June 6, 2013
REITs and the Affordable Care Act
Yet another good sign for the senior housing industry has been reported; senior housing and medical office buildings (MOBs) are “poised to continue their upward trend,” reports Senior Housing News. This is a result of “the demographics and improving economies,” according to Debra Cafaro, chairman and CEO of Ventas, Inc., in an interview conducted with REIT.com.
Real estate investment trusts (REITs) in particular are enjoying this upward trend. Cafaro spoke this week about the benefits of being a REIT, which offers a flexible business model for her company.
“One of the great aspects of the health care REIT model is that we are able to flexibly allocate capital into different sub-sectors at different parts of the cycle, and that has been a way to create value for shareholders,” Cafaro said during the interview. “Our effort is really to allocate the capital where we see either valuations increasing for multiple expansion and/or valuations increasing because the cash flow is increasing.”
As a result of policy change, demographics, and improving economics, senior housing and medical office buildings, two industries Ventas allocates capital to, will continue to see signs of growth. Health care reform has also impacted the way development is moving forward, for both the good and the bad.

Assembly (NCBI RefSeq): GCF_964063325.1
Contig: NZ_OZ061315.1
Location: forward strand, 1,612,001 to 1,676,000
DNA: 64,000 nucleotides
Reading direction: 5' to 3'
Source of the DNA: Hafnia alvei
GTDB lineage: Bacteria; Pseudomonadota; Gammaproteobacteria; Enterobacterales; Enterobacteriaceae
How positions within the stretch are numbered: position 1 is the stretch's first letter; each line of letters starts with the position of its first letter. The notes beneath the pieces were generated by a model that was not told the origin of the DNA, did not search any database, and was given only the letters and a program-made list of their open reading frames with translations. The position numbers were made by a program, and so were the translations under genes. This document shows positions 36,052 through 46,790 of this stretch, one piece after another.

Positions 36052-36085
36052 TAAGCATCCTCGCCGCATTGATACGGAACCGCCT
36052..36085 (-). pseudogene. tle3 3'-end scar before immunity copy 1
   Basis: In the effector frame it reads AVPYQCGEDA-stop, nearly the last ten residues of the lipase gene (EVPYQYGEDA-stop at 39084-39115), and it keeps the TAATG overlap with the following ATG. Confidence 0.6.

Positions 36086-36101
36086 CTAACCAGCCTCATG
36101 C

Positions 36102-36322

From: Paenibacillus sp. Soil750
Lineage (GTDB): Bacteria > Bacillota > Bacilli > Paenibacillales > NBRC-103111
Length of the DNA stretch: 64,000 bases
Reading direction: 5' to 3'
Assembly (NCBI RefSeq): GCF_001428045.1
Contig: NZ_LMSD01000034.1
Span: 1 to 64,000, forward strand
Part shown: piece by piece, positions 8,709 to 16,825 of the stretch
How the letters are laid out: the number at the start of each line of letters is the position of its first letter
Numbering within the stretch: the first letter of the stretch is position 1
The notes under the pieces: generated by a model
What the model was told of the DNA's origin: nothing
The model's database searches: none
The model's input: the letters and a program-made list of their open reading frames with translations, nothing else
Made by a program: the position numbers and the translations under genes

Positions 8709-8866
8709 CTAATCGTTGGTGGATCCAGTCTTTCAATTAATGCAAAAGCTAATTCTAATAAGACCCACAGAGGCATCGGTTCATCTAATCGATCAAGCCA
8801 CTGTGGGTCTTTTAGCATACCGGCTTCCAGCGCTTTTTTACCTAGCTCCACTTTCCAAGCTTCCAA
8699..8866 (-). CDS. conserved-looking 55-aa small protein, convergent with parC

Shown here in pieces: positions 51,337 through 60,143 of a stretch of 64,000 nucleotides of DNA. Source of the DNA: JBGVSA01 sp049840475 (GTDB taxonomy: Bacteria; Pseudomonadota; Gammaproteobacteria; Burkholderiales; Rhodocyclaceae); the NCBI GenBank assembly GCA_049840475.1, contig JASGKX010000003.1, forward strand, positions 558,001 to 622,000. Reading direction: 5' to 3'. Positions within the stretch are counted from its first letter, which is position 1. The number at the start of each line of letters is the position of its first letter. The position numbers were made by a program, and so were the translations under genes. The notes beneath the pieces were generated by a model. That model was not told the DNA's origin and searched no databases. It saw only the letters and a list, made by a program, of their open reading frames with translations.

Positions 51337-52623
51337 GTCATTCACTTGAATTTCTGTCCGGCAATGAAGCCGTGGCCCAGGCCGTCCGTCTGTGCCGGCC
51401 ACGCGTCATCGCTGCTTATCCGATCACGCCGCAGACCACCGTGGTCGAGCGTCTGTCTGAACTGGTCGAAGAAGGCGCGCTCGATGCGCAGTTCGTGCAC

“The positives certainly are that with the 79 million baby boomers that will be coming in the system and will become Medicare-eligible starting in 2011, they will use our medical offices. In addition, there is a policy drive to treat patients in the lowest-cost, most clinically appropriate setting. We do believe that benefits office and skilled nursing,” Cafaro said.
One downside to new healthcare policy, and in particular Obama’s Affordable Care Act (ACA), for Cafaro’s company is that their health care provider tenants in the skilled nursing business will be “subject to pay for performance,” and as a result, “growth in their reimbursements has been muted.”
On the other hand, policy changes stemming from the Affordable Care Act present many benefits to seniors themselves. For example, eight states are participating in the Balancing Incentives Program, which gives States new incentives to make home and community-based services more accessible to older Americans and people with disabilities, according to the U.S. Government’s healthcare page.
Additionally: 47 community-based organizations are partnering with hospitals around the country through the new Community-Based Care Transition Program to help Medicare beneficiaries as they leave the hospital so they can successfully transition back to their home or the setting that best suits their needs, according to the government’s website.
“Thanks to the Affordable Care Act,” they write, “more seniors and individuals with disabilities will be able to transition from institutional settings back into their homes and communities.”
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